Zen Mischief

Science Cartoon
Richard Feynman
Isaac Newton
Isaac Newton
Galileo Galilei
Galileo Galilei
Nicolas Copernicus
Nicolas Copernicus


As those of you who've read my resumé will know by now, I was originally trained as a chemist and went on to do research in chemical spectroscopy (actually photochemistry and photophysics) on the boundaries between chemistry and physics.

It was my post-graduate, rather than undergraduate, years which gave me much of my knowledge of nearly all the branches of the natural sciences. In consequence I retain an interest in science, and especially in Quantum Physics and the current theories of Life, the Universe and Everything (to quote Douglas Adams).

A while ago I realised how much I was missing science, not having been at all active scientifically for some years. Although I don't now have the time, facilities or skill to do research, I needed to at least know what was going on in the scientific world. So I have started reading again the weekly magazine New Scientist as well as the monthly Scientific American. While I don't read every issue of either magazine, nor do I read them from cover to cover, they give me much brain food and, together with various scientific weblogs, keep me abreast of the most significant developments.

Science and Engineering are two quite distinct disciplines which are often misunderstood and misrepresented. I heard an interesting contrast between the two disciplines from Eric Drexler (of nanotechnology fame):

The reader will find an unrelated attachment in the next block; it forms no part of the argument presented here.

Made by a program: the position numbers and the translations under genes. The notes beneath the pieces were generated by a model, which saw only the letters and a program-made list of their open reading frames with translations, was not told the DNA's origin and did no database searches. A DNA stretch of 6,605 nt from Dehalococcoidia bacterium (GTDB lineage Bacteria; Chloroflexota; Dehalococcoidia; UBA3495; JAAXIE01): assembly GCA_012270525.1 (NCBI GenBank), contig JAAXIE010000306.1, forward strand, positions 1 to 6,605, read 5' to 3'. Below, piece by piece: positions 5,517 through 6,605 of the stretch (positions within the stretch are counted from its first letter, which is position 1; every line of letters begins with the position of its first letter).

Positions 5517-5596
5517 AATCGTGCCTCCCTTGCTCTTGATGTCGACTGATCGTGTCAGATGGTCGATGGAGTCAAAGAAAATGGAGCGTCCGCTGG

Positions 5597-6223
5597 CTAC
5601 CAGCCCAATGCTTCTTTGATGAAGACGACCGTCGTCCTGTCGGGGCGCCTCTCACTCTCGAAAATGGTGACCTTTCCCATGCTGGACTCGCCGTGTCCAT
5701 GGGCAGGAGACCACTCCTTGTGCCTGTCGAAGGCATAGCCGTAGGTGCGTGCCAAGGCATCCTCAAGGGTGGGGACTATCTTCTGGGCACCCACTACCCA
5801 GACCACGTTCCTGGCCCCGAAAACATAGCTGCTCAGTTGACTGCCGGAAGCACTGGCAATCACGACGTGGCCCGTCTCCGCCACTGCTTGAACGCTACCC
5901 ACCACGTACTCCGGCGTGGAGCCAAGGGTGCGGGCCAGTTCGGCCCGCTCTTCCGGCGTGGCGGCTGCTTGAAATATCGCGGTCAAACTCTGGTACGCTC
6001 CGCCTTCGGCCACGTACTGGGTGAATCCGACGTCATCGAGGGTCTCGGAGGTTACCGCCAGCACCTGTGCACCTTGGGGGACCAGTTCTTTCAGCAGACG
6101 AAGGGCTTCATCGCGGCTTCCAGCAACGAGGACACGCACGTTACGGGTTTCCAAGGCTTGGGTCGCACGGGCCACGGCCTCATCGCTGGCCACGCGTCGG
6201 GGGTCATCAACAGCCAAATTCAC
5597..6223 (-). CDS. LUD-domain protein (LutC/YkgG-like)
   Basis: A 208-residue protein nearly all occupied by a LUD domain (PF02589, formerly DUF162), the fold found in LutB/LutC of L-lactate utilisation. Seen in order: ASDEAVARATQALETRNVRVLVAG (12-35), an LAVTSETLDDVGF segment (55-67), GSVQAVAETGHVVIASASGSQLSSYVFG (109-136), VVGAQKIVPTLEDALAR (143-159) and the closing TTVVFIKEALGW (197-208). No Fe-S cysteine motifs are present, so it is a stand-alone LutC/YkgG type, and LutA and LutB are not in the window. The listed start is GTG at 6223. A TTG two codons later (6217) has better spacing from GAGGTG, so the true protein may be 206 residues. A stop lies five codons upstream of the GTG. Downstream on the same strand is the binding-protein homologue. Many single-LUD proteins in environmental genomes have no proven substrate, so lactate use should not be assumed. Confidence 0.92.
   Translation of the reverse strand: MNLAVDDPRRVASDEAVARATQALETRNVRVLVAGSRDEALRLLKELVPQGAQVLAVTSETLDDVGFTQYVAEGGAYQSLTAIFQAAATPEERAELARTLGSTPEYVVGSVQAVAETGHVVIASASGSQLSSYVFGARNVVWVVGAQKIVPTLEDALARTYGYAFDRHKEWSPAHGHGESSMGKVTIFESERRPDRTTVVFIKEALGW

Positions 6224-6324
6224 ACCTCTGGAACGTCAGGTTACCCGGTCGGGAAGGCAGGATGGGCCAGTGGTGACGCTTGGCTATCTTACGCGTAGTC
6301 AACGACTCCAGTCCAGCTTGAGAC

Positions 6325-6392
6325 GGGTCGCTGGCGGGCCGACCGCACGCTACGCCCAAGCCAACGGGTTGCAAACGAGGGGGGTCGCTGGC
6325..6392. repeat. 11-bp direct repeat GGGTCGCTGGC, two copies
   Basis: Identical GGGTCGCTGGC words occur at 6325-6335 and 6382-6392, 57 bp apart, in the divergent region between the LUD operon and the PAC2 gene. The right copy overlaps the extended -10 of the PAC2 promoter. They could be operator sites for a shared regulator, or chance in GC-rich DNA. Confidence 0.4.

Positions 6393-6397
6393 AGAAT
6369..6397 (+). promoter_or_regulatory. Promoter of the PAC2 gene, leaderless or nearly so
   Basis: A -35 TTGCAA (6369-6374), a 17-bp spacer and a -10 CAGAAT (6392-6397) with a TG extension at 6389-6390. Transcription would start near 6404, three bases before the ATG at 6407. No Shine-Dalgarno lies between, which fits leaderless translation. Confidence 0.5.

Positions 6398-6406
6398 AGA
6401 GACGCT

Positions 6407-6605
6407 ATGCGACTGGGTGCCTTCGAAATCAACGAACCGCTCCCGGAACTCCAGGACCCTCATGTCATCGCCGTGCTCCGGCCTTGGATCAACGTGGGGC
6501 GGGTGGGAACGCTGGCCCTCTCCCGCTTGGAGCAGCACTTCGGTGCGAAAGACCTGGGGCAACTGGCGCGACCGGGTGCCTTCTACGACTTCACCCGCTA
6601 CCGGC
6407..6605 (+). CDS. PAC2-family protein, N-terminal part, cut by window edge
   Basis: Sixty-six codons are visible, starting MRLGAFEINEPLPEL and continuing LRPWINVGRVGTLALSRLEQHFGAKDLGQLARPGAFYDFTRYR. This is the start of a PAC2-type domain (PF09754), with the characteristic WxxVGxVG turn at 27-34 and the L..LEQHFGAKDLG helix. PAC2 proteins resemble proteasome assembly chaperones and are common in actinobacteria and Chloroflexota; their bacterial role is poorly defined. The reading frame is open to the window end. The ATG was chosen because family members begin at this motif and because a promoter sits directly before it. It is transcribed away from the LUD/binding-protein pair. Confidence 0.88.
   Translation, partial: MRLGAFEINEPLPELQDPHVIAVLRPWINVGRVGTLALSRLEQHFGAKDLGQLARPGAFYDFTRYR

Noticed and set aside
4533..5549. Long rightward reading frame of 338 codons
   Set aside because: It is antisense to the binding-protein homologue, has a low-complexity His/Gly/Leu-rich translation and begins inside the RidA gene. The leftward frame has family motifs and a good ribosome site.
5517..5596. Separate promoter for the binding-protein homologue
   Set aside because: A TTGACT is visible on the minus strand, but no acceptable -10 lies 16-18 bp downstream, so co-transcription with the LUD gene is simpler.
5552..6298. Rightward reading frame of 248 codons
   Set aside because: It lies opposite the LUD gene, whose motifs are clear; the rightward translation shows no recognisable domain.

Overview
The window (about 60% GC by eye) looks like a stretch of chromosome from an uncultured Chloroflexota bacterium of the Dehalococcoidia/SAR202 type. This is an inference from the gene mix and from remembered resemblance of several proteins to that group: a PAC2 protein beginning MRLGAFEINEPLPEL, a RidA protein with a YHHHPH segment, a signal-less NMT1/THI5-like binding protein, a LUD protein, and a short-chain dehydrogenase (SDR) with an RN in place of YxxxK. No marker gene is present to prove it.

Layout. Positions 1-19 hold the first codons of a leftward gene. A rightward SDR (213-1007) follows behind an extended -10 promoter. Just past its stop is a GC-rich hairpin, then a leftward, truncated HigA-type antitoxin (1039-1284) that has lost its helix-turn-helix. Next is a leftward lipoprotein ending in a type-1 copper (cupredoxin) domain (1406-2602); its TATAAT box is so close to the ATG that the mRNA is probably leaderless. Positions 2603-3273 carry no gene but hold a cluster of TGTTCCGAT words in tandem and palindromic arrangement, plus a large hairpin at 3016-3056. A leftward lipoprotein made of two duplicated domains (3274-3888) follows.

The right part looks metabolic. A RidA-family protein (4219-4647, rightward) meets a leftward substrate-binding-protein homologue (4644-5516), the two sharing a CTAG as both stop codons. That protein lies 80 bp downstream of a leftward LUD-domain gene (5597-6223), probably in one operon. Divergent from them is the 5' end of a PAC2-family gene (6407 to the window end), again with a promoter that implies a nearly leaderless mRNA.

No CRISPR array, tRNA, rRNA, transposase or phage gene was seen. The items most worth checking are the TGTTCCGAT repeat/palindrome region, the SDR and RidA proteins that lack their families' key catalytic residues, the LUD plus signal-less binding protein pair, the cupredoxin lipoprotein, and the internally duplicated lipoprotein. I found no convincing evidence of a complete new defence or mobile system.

Science: Studying Nature and understanding what already exists.
Engineering: Understanding what already exists and making new things.

And when I think about it, I reckon he's right!

The pictures on the right show just four of the greatest scientists who have ever lived. It is hard to say who is the greatest ever; maybe it should ne Newton, not just for his theory of gravity but also for the calculus. As a teacher and thinker who for me stands head and shoulders above all in modern times I would have to pick the late Richard Feynman: brilliant physicist, a great teacher, a real eccentric and, of course, hero of the Challenger Inquiry. If I could have just 10% of Feynman's vision, I would be happy.


A Theory of Mathematics

I have a theory about the structure of mathematics which goes something like this:

  • Arithmetic is to Mathematics what the alphabet is to Shakespeare (or any other great literature).
  • Geometry is to Engineering what Arithmetic is to Mathematics.
  • Mathematics is merely a set of different Algebras, where each Algebra obeys a different set of rules.


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